In addition to being an aggregator site providing an information gateway for and about multicultural Europeans, from the outset I was clear that I wanted Euromight to provide original content. We increasingly produce our own stories, profiling individuals, well known and not, who share a multicultural heritage and thus a perspective that is frequently missing from mainstream European society.

The response has been warm and embracing. News of the site is spreading across multicultural communities throughout Europe.  We are aware that there are many stories to tell and look forward to fulfilling that goal. It seems that there are many others of like mind; A decade into the 21st century, the field is experiencing increased interest  -- from academic institutions and scholars even as multicultural Europeans take to the Internet to share their stories.

Note: Olive Vassell is an assistant professor of Journalism at the University of the District of Columbia in Washington, D.C.  She was born and raised in London.

Visit Euromight at


Association For Safe International Road Travel (ASIRT)

Knowledge Is Power: Safety While Travelling Abroad In Diverse Settings, Cultures and People

Travelling anywhere, within one’s country or abroad, is always an exciting thought!  Diverse new places, diverse people, diverse cultures, currencies, languages, etc., intrigue many among us.  The sheer joy of seeing different places and learning from the different people that we meet is an unforgettable experience -- an experience that should be enjoyable and safe and not one full of anxieties or one that ends in some kind of tragedy.  Thus, we need to prepare ourselves for travel, especially when going abroad, devoting time, forethought, energy and money, if we want the best out of that experience.  The Association for Safe International Road Travel (ASIRT) has developed various initiatives that can assist individuals while travelling by road in another country. ASIRT has devoted itself to this cause since 1995.  Below is a blurb from the ASIRT website about its origins:

ASIRT Banner

The Association for Safe International Road Travel (ASIRT) is a non-profit, humanitarian organization that promotes road travel safety through education and advocacy. ASIRT was founded in 1995 in response to the death of Aron Sobel who was killed in a bus crash in Turkey along with 22 other passengers from many countries. Aron's graduation from the University of Maryland Medical School would have taken place two weeks from the day he was killed. The bus driver was speeding down the wrong lane of a narrow, ill-maintained road with a sharp curve and no guard rail. The road had long been on a government list of "black spots" in need of repair. The speeding bus hit oncoming traffic and plunged down a deep embankment, landing on its side. Emergency medical crews were slow to respond. This preventable crash exemplifies the risks to which international travelers are exposed. Following the death of Aron, Ambassador Marc Grossman, U.S. Ambassador to Ankara at the time, recommended the creation of a road safety organization to protect both American citizens abroad and residents of countries around the world. ASIRT seeks to dramatically reduce the risk of travelers to and citizens of countries throughout the world.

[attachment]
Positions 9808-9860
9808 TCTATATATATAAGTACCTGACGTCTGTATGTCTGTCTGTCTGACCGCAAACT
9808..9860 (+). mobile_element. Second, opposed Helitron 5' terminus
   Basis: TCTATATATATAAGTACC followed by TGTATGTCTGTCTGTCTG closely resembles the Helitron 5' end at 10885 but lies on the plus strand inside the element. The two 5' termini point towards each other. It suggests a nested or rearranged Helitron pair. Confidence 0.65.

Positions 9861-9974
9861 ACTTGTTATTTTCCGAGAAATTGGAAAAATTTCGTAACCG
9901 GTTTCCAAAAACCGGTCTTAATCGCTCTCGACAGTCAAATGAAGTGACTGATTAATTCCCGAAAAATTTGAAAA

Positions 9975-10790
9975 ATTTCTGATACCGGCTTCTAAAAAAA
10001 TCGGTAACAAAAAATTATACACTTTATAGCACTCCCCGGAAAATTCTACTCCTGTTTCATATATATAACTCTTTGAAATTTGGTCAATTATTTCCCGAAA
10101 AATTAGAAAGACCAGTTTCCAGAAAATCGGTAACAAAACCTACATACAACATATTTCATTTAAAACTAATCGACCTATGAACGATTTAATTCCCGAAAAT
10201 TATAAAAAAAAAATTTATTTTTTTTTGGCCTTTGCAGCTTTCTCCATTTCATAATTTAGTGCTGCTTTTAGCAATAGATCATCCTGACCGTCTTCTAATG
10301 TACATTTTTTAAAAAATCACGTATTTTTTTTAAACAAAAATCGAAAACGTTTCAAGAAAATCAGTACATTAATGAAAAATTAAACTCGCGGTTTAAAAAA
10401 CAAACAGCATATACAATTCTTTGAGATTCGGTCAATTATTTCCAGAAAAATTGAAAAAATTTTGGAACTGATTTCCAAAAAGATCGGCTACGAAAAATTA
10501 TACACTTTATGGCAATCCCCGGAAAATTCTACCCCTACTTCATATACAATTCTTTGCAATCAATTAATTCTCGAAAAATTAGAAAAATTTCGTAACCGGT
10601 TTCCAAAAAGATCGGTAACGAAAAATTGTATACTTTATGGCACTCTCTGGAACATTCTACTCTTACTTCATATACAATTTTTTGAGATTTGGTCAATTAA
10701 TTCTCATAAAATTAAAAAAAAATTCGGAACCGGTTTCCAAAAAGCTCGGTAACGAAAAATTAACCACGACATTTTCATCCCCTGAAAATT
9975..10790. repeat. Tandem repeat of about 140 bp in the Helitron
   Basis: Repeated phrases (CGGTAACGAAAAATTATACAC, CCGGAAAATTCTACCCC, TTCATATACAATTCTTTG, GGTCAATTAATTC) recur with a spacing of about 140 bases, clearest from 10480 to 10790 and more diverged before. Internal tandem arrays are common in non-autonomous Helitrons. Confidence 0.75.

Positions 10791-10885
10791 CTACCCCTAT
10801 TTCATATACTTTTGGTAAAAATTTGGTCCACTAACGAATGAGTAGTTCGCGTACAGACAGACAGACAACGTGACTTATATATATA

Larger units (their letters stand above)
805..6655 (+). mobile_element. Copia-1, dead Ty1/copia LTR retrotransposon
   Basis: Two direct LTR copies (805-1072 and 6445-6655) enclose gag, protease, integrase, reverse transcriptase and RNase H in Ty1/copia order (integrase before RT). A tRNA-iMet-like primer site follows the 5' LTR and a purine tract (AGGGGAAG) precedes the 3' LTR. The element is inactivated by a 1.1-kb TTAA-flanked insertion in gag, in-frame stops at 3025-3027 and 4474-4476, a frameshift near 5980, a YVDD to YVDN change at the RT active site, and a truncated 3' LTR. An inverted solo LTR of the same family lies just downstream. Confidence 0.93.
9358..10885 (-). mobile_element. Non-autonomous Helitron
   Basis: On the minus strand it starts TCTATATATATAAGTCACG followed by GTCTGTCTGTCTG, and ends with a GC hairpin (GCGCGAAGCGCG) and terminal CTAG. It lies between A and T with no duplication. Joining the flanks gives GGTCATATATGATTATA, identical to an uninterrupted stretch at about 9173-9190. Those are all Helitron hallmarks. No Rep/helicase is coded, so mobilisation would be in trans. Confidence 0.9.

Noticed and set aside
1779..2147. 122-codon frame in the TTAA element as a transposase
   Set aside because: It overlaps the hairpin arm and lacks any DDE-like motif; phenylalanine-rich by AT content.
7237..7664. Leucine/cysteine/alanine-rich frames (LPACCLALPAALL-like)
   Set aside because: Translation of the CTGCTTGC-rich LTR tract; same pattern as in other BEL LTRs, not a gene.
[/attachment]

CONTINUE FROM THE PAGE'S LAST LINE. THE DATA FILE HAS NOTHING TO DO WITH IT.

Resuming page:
ASIRT is the only U.S.-based international road safety organization dedicated to improving global road safety through education and advocacy. ASIRT produces annually updated, detailed road travel reports for over 150 countries, which enable travelers to make informed travel choices. ASIRT serves as a resource to governments, corporations, travel organizations, guidebooks, study abroad programs, health/travel clinics and non-governmental organizations. ASIRT also helps foster the development of new road safety organizations in other countries.

Enjoy the diversity and diverse experiences that travel brings to your mind and heart.  Travelling is an enlightening experience in global diversity…relish it by being a well- informed, well-prepared and well-educated traveler.  ASIRT can assist you in this effort.  For more information on  ASIRT initiatives please visit ASIRT’s website:


Call for Participation
Howard University Spring 2010 Symposium

Appropriaate Technology Across the Hemispheres: Asia, Africa and the Americas

April 30 – May 1, 2010, Blackburn Center
Howard University, Washington


DC Fund for Academic Excellence
Office of the Provost

Symposium Highlights

Bunker Roy, The Barefoot College Tilonia, Rajesthan, India
Zeinab Blandia , Ruya Organization, Nuba Mountains, Sudan
Gada Kadoda, The Internationa Network on Appropriate Technology (INAT)Representative, Sudan
Engineer’s Without Borders, HU Chapter, Project: Kenya, Brazil
Judy Fisher: Appropriate Technology for Reconstruction of Haiti
Tostan Group, Rural Electrification in Senegal



Dr. John Tharakan, Spring 2010 Symposium, Chair
(202)806-4811 or